assuming you are then its easy because it will form part of your estate and you can chop that up in your will to your hearts content. you can give £1 to everyone in the street if you like.

    however, chances are your mortgage already has some sort of insurance on it that pays it off in the event of one or other of your deaths, so check out the wording because you may not have to worry about covering that at all.

    however, do worry about the cost of your funeral - could easily be 2,000 today. and also check the fine print on the mortgage policy because they have been known not to pay out in the event of the death of the 2nd income person because they are not the "main" wage earner.

    my granny did something a bit handy with her will, she put her entire estate in trust and my grand-dad got the interest every year. when he died the trust fund was then hived up amongst the kids, so he wasnt left high and dry, but couldnt re-marry and leave all her money to his new wife with the kids getting nothing.

    maybe some sort of reciprocal arrangement with each others wills so that the surviving partner is looked after but long term the kids still see the money??

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  • 1 decade ago

    I don't know how is works over there, but in the states there is a plan called a joint life policy that will cover two lives in one policy. You should check with an insurance agent to find out.

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  • 1 decade ago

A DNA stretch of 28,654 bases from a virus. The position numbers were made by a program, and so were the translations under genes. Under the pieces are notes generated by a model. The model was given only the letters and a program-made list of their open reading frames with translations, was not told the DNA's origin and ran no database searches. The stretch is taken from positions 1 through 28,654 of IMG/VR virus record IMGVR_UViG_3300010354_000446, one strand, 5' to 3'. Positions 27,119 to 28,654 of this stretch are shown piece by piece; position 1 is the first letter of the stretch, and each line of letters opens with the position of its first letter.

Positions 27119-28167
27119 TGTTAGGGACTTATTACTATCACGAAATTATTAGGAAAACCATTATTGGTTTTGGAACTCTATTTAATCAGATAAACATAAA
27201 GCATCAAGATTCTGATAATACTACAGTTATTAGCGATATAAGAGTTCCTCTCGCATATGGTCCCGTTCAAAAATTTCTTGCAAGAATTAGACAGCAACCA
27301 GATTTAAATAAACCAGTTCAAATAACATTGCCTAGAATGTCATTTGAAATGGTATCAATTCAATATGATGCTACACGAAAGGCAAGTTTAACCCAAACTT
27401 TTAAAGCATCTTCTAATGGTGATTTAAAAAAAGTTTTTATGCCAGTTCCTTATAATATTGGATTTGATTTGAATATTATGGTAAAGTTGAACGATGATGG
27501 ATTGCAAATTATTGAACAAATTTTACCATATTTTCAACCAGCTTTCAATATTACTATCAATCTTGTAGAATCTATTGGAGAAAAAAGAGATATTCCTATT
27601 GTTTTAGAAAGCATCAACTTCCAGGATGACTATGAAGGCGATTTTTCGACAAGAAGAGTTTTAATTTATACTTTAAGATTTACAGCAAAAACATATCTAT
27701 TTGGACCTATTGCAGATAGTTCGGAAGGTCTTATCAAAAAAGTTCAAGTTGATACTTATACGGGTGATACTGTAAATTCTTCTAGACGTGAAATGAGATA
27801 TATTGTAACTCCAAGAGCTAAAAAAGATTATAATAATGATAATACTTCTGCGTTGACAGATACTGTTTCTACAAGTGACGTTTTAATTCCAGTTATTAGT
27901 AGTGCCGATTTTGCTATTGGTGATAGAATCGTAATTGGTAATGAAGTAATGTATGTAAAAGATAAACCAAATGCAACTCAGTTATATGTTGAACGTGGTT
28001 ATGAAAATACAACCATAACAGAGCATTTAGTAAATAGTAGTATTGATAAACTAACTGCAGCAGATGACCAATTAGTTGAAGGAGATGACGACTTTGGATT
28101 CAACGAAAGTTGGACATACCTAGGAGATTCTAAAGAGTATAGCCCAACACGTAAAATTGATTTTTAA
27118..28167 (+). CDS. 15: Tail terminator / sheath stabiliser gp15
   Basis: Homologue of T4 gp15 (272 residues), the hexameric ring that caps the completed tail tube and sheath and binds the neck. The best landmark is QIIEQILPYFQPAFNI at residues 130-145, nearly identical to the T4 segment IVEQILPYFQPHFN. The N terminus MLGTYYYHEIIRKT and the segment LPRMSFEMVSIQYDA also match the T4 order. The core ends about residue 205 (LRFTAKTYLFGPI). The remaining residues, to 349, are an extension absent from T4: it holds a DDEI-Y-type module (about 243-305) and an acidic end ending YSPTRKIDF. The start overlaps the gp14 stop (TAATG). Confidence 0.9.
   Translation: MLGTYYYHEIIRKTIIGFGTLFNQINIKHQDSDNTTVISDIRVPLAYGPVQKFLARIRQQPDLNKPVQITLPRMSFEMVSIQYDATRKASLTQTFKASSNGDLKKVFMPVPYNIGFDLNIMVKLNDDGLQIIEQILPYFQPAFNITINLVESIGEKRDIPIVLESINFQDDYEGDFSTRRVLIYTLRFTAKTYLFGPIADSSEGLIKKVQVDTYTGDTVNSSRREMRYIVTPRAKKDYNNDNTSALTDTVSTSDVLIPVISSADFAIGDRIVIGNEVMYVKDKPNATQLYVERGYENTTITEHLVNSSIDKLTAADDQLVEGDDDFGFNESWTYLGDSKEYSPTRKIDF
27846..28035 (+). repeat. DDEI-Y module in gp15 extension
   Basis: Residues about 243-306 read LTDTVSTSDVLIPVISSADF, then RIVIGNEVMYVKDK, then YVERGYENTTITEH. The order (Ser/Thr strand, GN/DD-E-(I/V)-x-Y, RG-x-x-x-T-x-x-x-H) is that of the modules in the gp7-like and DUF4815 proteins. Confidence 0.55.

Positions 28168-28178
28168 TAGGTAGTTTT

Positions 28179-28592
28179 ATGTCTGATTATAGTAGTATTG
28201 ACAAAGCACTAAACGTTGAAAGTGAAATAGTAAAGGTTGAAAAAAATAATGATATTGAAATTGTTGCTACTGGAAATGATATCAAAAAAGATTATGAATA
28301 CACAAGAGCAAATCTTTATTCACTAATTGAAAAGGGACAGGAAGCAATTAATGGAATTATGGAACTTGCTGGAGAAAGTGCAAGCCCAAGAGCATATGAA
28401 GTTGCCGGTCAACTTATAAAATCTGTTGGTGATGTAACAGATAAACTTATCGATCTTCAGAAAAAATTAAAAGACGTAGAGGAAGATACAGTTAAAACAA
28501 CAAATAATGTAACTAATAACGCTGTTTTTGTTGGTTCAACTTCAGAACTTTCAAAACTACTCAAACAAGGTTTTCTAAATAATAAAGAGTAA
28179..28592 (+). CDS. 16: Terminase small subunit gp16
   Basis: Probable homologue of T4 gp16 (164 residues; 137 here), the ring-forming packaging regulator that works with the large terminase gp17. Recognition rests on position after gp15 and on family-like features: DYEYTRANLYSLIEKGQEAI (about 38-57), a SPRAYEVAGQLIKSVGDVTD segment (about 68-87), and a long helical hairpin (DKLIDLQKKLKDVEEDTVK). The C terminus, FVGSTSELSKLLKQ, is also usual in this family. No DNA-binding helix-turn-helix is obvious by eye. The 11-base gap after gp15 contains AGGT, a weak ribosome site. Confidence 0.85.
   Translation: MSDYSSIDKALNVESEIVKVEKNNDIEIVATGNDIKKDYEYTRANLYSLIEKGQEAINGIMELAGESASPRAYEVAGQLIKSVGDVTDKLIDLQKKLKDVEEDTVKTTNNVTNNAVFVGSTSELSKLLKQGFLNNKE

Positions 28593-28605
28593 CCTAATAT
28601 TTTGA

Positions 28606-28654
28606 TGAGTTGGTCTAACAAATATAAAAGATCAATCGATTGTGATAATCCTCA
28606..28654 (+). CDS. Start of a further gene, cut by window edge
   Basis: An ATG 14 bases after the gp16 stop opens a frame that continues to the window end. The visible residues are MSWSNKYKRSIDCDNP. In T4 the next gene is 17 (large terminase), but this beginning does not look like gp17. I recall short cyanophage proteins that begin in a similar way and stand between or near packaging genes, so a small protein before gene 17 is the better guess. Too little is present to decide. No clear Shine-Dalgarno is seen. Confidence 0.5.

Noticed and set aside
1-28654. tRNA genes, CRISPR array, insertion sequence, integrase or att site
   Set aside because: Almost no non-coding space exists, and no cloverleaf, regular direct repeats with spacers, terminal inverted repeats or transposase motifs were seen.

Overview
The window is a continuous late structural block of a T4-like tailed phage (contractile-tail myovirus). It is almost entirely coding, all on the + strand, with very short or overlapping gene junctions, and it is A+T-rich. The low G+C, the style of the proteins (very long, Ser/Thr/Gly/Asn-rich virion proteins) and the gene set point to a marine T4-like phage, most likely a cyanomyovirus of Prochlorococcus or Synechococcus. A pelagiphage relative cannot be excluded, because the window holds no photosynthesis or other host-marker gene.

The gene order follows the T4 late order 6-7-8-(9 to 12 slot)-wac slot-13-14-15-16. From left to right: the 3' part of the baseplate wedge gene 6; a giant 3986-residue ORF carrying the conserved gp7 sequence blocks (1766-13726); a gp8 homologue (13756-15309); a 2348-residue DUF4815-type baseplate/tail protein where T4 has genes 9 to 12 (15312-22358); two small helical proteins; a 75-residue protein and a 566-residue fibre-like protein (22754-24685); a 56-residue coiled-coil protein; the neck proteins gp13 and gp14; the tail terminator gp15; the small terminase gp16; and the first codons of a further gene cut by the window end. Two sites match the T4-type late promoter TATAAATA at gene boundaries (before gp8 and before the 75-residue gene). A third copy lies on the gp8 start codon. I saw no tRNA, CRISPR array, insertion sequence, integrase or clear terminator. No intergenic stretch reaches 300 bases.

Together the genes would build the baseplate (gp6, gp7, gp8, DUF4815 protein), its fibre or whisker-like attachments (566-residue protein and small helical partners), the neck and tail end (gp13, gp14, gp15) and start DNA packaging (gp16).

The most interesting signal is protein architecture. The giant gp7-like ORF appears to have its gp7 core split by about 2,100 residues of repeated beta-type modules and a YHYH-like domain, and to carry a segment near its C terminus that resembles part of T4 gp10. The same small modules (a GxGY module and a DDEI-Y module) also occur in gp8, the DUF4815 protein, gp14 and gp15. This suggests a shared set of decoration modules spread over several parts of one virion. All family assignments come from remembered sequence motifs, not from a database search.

As long as you are the owner of the life insurance policy, and not just the insured , you can change the beneficiaries of the policy and the percentages that they receive any time you like. You should contact the agent who purchased tihe policy through or the insurance carrier ro make any changes.

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  • 1 decade ago

    Do not get Whole life, Universal life. Permenent life or any other policy that has a "cash value". These are a high price rip off.

    Just get low cost term insurance for the period of time you think you will need insurance. At some point you will become self insuranced (when house is paid off).

    Source(s): www.daveramsey.com
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  • Linda
    Lv 6
    1 decade ago

    This can be done easily. See a good independent financial adviser, who will recommend a life assurance policy, and put it into a flexible trust, with the proceeds to be spilt accordingly.

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  • 1 decade ago

    You should contact a good independent financial adviser. Depending where you live try www.thepremiergroup.co.uk they have IFA's all over the uk

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  • 1 decade ago

    Yes, you can have a primary beneficiary, and a secondary beneficiary. You also have CONTINGENT beneficiary, in case the primary or secondary is deceased.

    Source(s): agent, 20+ years